I’ve often said not if we’re involved, and Rick Moran offers some additional insight in response to Bush’s speech yesterday…
Not a word in the Presidentâ€™s speech about the British withdrawal from the south which has already precipitated a civil war within a civil war between rival militias for control of that vital area. The hand of Iran is most prominent here and there is little doubt that the mullahs will try their best to back the winner in this conflict thus giving them effective control of nearly one third of the country.
And what of our friends, the Kurds? They recently threw in their lot with the Shias by signing a power sharing agreement that froze the Sunnis out of effective representation in Baghdad. Hailed by Maliki as a triumph, the agreement is a recipe for disaster in that it gives the Sunni insurgents a reason to fight on.
I could go on with the familiar litany of catastrophes waiting to happen, missed opportunities, â€œbeat the heatâ€ vacations by the parliament (which never has a quorum to pass anything anyway), the inexhaustible supply of insurgents and their sympathizers â€“ numbered in the hundreds of thousands by our own military â€“ and the hopelessness of most ordinary Iraqis about the security situation.
Does all of this overshadow the genuine progress being made against al-Qaeda as well as some encouraging news about some of the Sunni tribes switching sides? I think any rational, fair minded person who doesnâ€™t have a partisan agenda would have to agree that despite the relative success of the surge to date, the daunting task to make Iraq â€œfreeâ€ and achieve any kind of â€œvictoryâ€ remains a pipe dream.
Agreed. The time for a military “victory” is over. And the Iraq government isn’t going to abide by any timetable we set. It’s up to them now, and they aren’t pulling their weight? So what’s the plan? Wait around until they get their act together? Unlikely. And what’s more, al-Maliki has said he wants us to leave. So why are we staying?
I posted this and then saw a story about a new report that offers a scatching critique of the Iraq government and al Maliki.
WASHINGTON, Aug. 23 â€” The administration is planning to make public today parts of a sober new report by American intelligence agencies expressing deep doubts that the government of the Iraqi prime minister, Nuri Kamal al-Maliki, can overcome sectarian differences. Government officials who have seen the report say it gives a bleak outlook on the chances Mr. Maliki can meet milestones intended to promote unity in Iraq.
As the end of the Congressional recess draws closer, the debate over Iraq policy will only intensify, and the new intelligence assessment, called â€œProspects for Iraqâ€™s Stabilityâ€ is likely to play an important role in that discussion. Officials said the assessment concluded that Mr. Maliki retained support among Shiite groups in part because putting together a new government would be arduous. Officials in Washington and Baghdad have said for months that any military gains would be ephemeral if Iraqi politicians were not able to bridge sectarian divides.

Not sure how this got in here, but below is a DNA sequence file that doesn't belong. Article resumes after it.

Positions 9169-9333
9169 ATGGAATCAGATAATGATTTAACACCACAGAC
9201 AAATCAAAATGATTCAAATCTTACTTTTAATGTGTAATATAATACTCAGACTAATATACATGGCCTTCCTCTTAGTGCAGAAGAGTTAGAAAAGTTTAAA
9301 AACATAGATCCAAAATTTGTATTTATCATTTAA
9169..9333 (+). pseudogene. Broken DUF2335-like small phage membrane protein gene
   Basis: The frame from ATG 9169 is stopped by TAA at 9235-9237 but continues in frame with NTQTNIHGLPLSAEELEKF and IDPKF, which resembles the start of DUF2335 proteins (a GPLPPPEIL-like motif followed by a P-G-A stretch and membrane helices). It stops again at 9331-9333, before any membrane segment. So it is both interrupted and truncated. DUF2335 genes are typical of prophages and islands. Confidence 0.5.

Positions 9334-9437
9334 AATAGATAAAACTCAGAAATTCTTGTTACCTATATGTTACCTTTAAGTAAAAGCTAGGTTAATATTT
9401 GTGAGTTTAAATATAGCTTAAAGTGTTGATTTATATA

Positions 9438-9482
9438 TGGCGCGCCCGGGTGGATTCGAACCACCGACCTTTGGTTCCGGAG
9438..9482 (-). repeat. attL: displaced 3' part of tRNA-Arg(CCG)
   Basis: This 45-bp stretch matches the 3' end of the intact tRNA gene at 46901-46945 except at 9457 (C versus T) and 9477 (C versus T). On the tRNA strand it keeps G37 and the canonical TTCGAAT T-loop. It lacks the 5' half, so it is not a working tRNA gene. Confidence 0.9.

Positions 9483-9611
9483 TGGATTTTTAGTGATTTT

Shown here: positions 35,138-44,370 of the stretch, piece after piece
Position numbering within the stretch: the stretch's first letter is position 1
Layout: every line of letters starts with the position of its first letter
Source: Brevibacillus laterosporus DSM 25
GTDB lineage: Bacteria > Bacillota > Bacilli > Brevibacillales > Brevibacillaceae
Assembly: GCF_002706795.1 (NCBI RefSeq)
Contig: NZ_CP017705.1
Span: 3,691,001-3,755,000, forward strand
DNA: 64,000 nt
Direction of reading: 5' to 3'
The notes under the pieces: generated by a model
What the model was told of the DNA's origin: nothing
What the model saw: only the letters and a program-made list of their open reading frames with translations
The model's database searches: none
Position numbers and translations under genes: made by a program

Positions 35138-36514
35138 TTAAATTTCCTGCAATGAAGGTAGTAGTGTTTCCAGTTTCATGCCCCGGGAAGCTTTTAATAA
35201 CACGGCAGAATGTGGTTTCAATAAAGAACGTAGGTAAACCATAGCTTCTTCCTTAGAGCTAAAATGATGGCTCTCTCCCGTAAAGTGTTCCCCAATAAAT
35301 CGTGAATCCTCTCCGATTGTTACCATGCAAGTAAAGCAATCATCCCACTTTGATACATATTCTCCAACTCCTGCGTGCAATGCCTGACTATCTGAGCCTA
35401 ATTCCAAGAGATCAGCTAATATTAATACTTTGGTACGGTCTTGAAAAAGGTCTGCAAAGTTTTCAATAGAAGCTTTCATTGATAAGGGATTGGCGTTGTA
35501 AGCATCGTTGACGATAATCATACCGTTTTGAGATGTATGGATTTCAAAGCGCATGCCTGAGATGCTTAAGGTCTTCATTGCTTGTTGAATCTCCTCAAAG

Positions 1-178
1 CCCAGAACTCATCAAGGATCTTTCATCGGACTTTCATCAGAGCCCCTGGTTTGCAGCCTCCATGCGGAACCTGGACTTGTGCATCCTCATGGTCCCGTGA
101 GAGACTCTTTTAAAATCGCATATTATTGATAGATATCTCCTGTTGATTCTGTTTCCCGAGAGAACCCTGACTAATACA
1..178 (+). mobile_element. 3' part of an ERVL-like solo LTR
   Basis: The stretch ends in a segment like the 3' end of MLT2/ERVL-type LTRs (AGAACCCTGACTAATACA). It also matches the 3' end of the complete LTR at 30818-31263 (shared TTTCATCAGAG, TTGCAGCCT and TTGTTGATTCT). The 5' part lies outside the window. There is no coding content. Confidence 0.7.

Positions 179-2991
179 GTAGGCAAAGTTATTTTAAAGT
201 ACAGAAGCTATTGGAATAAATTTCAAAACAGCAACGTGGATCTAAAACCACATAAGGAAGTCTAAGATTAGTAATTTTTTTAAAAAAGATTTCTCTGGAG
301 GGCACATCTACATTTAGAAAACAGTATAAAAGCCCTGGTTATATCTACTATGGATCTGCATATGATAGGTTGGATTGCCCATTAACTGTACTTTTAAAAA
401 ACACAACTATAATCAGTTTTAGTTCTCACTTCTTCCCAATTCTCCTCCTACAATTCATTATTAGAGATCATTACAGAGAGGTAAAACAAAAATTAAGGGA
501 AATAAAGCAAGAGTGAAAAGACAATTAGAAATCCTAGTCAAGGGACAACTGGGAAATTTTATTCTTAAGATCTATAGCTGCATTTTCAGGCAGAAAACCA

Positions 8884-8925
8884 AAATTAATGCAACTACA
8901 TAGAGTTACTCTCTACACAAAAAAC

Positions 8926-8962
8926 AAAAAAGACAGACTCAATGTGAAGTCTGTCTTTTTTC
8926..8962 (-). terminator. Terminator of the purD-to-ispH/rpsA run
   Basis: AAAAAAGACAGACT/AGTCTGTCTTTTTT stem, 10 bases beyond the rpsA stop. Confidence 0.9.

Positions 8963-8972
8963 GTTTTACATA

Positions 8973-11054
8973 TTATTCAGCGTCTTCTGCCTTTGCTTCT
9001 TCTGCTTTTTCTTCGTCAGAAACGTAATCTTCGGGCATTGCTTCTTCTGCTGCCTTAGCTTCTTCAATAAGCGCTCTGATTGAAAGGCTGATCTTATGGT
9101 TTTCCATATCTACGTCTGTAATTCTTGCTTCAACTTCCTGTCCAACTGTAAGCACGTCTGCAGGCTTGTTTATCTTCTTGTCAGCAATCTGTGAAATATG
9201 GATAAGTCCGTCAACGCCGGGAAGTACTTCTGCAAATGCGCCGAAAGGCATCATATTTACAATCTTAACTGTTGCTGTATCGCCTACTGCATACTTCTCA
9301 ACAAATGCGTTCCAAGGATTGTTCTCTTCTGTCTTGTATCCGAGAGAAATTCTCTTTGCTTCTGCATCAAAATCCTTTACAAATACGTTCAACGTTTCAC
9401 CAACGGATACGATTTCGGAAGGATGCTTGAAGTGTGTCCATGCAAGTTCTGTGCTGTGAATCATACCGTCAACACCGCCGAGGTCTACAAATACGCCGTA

The officials spoke on condition of anonymity because the report will be issued this morning, and spokesmen for both the White House and the director of national intelligence declined to comment. â€œThe report says that thereâ€™s been little political progress to date, and itâ€™s very gloomy on the chances for political progress in the future,â€ said one Congressional official with knowledge of its contents.
Okay, so al-Maliki is out. Who will be in? Looks like former interim PM Allawi.
BGRâ€™s staff is stacked with conservative operatives with extremely close ties to the White House. Its president is Bushâ€™s former envoy to Iraq, Ambassador Robert Blackwill. Philip Zelikow, a former Counselor to Condoleezza Rice, serves as a senior adviser to the firm. Lanny Griffith, chief executive officer, is a Bush Ranger having raised at least $200,000 for Bush in the 2004 presidential election. And Ed Rogers, chairman and founder of the firm, has been a reliable political ally for the Bush White House.
The right-wing has long had a fascination with Allawi, largely because he has proved to be compliant with the Bush administrationâ€™s agenda. Allawi was ceremonially anointed Iraqâ€™s leader in June 2004 by then-Coalition Provisional Authority chief administrator Paul Bremer.
While serving as interim Prime Minister, Allawi repeatedly rejected calls for U.S. troop withdrawals. During the height of the 2004 presidential election campaign, Allawi delivered a strong defense of Bushâ€™s â€œstay the courseâ€ strategy in much-hyped Rose Garden appearance. Later, media reports revealed that Allawi had been â€œcoachedâ€ by the administration prior to his appearance.
al-Maliki said he didn’t need the US in there, and now he’s getting pushed out. True, he does seem to be ineffectual, but we’re talking about an extremely broken country with factions that don’t get along at all. So our solution seems to be replacing him with Allawi, who has already demonstrated he’ll be a puppet for the Administration’s PR. Does that sound like a plan to kick the Iraq government in the ass or simply control the message?
And so it goes…